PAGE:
Japan Has the Most Powerful Passport in the World; India’s Ranking Improves

Indian has been ranked on the 76th spot in the list of most powerful passports in the world in Henley Passport Index released in May as compared to 86 in the January 2018 index.


The Indian passport has been ranked on the 76th spot in the list of most powerful passports in the world, according to the recently-released Henley Passport Index. Indian passport holders have visa-free access to 59 countries.

India’s passport strength has risen by 10 points since January 2018, when the index placed India at the 86th position, since Indians could travel to 49 countries without a visa or get visa on arrival, which was the same as 2017. India then figured alongside countries like Cambodia and Central African Republic.

The Henley Passport Index is released by the residence and citizenship planning firm Henley and Partners based in Jersey, a British Crown Dependency.

According to the index, Japan has the most powerful passport in the world, with visa-free access or visa-on-arrival access to 189 countries. Singapore and Germany held the joint second place, with 188 destinations accessible without a prior visa. The third spot is shared by six countries — South Korea, Finland, France, Italy, Spain, and Sweden.

The Henley Passport Index is based on data from the International Air Transport Association (IATA). The index this year includes eight new travel destinations. “This addition means that the index now encompasses almost all of the world’s destinations for which travel information is publicly available, making it the most robust index of its kind,” said Dr. Christian H. Kalin, Group Chairman of Henley & Partners.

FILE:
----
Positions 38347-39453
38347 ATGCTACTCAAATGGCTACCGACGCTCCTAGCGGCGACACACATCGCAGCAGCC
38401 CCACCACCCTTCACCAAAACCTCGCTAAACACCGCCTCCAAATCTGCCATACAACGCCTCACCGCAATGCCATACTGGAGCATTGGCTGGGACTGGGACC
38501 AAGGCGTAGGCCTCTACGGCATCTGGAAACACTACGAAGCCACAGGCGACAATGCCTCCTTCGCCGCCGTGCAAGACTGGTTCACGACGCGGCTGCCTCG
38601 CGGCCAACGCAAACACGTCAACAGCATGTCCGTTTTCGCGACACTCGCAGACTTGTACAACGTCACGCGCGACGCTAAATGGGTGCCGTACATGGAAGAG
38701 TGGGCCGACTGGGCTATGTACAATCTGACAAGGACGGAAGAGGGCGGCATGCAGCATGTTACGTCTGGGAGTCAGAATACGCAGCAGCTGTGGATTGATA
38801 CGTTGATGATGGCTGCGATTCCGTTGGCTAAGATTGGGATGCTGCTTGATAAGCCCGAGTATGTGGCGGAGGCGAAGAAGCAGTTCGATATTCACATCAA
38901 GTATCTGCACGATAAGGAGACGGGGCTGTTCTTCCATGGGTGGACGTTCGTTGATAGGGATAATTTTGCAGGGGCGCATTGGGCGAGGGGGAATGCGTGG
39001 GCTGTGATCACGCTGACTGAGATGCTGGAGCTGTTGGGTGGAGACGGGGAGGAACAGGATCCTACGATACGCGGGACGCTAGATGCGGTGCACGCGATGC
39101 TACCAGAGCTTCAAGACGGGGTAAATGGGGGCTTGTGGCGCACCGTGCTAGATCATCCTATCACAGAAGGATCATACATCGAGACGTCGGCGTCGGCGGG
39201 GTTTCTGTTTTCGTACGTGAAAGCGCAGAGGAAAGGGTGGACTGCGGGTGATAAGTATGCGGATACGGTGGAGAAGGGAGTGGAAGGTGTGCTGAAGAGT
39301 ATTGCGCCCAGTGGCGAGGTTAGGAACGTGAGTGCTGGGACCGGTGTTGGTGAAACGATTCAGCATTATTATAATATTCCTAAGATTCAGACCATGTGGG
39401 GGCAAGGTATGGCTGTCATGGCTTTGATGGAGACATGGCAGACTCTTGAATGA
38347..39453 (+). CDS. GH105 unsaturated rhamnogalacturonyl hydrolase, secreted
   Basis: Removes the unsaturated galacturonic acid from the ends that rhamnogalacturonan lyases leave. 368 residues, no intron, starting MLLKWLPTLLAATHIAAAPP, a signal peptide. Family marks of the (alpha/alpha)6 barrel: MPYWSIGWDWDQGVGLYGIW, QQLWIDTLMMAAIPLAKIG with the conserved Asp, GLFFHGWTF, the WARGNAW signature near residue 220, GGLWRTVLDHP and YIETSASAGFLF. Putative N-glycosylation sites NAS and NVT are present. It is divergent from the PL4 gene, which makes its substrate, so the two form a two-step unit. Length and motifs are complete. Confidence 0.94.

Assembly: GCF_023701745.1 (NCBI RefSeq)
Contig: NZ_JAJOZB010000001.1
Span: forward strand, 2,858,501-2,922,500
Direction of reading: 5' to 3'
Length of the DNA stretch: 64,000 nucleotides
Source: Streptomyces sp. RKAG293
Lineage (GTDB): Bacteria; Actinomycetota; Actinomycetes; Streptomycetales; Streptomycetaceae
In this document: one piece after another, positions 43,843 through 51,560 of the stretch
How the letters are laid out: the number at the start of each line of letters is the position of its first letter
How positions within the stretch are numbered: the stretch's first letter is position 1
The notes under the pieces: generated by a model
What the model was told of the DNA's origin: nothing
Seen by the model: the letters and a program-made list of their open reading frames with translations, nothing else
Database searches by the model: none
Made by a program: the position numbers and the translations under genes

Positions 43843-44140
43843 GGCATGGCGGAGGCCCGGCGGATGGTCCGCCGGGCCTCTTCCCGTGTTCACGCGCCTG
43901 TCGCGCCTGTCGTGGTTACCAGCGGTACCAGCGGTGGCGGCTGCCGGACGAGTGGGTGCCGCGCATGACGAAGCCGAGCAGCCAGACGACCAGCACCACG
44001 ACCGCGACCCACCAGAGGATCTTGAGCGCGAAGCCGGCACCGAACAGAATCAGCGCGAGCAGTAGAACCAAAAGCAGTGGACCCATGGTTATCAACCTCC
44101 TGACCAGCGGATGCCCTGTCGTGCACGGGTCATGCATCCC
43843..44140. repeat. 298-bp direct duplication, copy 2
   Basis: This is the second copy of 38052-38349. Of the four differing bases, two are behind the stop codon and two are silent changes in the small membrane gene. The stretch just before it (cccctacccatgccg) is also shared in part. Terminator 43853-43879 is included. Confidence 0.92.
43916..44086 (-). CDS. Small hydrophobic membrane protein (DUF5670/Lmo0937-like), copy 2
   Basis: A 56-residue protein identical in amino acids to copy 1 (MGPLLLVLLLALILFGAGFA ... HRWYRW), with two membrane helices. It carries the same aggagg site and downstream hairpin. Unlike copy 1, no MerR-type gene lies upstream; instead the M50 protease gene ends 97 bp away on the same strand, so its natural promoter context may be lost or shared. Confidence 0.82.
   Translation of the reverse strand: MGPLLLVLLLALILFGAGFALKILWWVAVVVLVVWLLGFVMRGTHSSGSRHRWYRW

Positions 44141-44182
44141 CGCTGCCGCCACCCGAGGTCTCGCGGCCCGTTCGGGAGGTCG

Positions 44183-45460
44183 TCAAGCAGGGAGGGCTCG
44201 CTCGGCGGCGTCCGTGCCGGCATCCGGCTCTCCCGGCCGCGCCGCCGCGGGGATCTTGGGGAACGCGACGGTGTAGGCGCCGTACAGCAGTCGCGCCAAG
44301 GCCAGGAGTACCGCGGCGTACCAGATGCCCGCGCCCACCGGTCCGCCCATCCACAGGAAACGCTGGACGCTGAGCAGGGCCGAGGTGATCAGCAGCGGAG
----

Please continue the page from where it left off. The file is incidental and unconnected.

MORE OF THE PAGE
China has been ranked 68th on the index with visa free access to 71 nations, while the United States and United Kingdom occupy the fourth spot. The index pointed out that while Schengen Area countries have traditionally topped the index as a result of their open access to Europe, developed Asian nations have been able to secure equally high scores in recent years due to their strong international trade and diplomatic relations.

The index has surveyed a total of 199 different passports against 227 different travel destinations, including countries, territories, and micro-states. “The index is innovating the way we map and measure travel freedom, making it easier for individuals to understand where exactly they lie on the spectrum of global mobility,” Kalin added.

Pointing out that the countries that perform well on the index are embracing new models of global citizenship, Kalin said that these nations are adapting to an increasingly globalized world rather than moving away from it.

“Countries such as China and the UAE that are rapidly ascending the Henley Passport Index remind us that opening your borders to others results in reciprocal benefits and improved passport strength for your own citizens,” he said.

According to the Global Passport Index 2017, Singapore’s passport was the most powerful one in the world after Paraguay’s decision to remove visa requirements for passport holders of the country. The passports of 193 United Nations member countries and six territories — ROC Taiwan, Macao (SAR China), Hong Kong (SAR China), Kosovo, Palestinian Territory and the Vatican — were considered for the index.

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